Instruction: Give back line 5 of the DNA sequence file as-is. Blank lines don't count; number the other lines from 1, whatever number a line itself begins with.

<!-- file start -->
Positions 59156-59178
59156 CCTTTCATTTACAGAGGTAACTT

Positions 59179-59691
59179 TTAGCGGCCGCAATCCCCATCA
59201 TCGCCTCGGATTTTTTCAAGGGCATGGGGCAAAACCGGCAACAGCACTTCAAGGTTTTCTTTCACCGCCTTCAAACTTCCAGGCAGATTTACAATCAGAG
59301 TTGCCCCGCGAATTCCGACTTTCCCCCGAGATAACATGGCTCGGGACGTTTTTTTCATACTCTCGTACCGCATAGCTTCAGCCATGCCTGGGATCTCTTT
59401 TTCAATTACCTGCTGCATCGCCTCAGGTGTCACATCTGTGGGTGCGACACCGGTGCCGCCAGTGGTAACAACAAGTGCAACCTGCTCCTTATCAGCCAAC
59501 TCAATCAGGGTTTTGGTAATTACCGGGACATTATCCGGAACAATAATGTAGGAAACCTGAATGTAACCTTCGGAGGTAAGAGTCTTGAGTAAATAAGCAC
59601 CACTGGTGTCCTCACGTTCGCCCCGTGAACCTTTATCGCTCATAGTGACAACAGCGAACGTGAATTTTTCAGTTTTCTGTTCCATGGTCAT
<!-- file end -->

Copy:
59201 TCGCCTCGGATTTTTTCAAGGGCATGGGGCAAAACCGGCAACAGCACTTCAAGGTTTTCTTTCACCGCCTTCAAACTTCCAGGCAGATTTACAATCAGAG